Command & Conquer: Renegade

After many long years in development, C&C Renegade shows the world that you don't need sentimental war nostalgia, Nazis, or the Quake III engine to make an awesome first-person shooter.

Renegade is the first time you actually get to be Havoc, the GDI's most hardcore commando, with all the destruction, violence, and coolness that entails. The story is simple: the Brotherhood of Nod is out there being evil, and only Havoc can stop them. Things get more complex, however, once Havoc meets up with an old flame on the battlefield, finds out about Nod's secret Tiberium experiments, and struggles with a brigadier general who isn't putting up with Havoc's renegade streak.

Renegade is Westwood's freshman FPS outing and, in many ways, it shows. The graphics (provided by an engine developed in-house at Westwood) look incredible in some places but dismal in others, ranging from raging multiple-vehicle firefights to drab, almost texture-less walls in a secluded chalet. Sound glitches, such as wonky directional sound cues and enemy voices that come from nowhere, keep the game from being completely gripping.

Still, Westwood is known for quality games, and that pride in its work shows in Renegade. Westwood has seemingly mastered the art of FPS controls in one try, as Renegade's interface almost disappears as you play, enabling you to run and shoot and blast stuff without hunting for keys and commands. The game's command of vehicular combat makes Halo seem like Moon Patrol; driving tanks and other vehicles is so much fun that you'll deeply regret having to travel on foot. Add to that an awesome multiplayer mode that approximates what the C&C RTS games must be like on the battlefield, and Renegade looks extremely sweet for a first try.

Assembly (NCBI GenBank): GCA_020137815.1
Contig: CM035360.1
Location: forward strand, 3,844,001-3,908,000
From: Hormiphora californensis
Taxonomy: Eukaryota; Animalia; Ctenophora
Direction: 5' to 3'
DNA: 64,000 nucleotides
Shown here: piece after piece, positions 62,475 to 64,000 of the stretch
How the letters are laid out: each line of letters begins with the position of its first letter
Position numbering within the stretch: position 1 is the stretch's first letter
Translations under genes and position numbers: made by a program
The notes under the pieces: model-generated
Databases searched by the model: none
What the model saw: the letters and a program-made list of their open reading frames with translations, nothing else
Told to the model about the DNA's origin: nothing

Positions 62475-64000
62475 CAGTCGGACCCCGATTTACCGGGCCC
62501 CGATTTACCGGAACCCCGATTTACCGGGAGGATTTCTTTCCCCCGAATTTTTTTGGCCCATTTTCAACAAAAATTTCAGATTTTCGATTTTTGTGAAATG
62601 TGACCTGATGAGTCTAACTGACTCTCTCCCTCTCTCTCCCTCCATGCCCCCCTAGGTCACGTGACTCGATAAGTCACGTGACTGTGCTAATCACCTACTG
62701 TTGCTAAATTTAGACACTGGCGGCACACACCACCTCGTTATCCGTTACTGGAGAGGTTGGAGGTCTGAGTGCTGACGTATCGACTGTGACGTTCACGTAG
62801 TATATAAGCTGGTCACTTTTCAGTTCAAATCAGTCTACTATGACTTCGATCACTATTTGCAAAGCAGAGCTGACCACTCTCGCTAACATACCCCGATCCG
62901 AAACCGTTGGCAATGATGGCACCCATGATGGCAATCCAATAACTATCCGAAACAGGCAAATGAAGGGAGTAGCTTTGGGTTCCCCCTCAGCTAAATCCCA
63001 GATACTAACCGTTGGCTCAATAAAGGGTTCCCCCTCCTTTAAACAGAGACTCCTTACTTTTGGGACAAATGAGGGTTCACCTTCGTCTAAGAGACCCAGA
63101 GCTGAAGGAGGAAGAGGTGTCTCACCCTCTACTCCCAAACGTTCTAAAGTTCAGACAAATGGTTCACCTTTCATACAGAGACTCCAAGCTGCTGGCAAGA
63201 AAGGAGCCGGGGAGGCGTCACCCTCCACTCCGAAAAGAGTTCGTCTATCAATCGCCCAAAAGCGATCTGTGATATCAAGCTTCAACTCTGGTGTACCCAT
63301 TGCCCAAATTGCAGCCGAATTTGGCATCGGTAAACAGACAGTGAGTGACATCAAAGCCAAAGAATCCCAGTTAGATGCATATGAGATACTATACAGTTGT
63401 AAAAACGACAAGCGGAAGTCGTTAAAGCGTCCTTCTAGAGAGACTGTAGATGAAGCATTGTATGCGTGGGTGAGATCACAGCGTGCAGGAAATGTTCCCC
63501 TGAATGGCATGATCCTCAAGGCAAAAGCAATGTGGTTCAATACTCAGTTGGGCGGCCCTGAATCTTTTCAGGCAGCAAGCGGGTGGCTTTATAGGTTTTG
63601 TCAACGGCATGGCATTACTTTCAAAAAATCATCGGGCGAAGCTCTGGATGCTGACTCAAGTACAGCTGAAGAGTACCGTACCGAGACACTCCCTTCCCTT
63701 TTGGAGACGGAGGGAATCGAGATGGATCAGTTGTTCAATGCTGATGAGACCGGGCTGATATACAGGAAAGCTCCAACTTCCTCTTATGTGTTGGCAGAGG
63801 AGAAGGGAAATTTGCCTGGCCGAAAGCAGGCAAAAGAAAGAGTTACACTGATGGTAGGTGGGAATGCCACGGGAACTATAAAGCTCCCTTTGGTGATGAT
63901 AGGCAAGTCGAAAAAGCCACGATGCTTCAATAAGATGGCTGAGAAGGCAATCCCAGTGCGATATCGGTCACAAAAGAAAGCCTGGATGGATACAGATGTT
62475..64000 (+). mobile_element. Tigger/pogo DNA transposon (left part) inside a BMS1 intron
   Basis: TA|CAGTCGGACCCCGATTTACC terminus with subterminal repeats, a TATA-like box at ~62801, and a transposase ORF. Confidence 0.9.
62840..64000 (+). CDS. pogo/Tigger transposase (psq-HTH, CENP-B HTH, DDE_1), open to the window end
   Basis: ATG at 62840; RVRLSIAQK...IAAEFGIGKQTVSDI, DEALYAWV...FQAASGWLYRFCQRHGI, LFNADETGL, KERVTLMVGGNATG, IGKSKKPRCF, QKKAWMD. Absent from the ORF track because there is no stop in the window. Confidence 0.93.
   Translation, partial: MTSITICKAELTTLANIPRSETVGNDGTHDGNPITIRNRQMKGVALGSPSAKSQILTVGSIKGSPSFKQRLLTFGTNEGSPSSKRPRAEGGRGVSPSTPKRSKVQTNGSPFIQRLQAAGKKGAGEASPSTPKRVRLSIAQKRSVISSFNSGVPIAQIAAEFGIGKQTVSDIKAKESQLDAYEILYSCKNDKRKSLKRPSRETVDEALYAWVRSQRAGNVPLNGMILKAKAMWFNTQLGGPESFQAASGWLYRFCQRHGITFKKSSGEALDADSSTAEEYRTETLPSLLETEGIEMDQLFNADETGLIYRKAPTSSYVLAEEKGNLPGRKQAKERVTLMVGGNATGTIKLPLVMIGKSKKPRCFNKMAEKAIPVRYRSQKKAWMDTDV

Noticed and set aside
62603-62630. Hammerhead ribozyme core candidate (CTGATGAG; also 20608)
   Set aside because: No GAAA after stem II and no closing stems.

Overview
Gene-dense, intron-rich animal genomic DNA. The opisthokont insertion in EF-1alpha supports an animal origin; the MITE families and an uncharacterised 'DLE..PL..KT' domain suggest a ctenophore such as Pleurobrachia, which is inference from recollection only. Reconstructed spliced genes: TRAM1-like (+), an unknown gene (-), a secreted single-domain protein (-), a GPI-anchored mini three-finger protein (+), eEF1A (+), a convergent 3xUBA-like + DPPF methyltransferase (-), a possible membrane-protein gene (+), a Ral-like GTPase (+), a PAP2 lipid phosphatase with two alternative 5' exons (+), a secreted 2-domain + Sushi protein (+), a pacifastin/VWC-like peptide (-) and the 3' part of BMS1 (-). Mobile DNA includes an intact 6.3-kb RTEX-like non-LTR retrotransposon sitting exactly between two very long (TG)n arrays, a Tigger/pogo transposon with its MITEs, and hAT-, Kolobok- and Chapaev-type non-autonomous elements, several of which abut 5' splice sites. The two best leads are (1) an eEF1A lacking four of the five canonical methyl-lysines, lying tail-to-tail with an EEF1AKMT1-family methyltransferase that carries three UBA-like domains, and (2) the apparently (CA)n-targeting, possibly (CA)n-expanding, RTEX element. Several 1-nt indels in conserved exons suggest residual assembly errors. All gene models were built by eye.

Renegade has its assorted other problems, like Gump-level enemy A.I. and somewhat silly mechanics (destroying a building's master terminal disables the entire building), but the sheer fun of blasting your way through Nod's defences and just being a badass makes up for a lot. Westwood's rogue shooter sneaks its way onto the FPS hit list, and it looks like it belongs there.

Publisher: Electronic Arts.

Developer: Westwood Studios.


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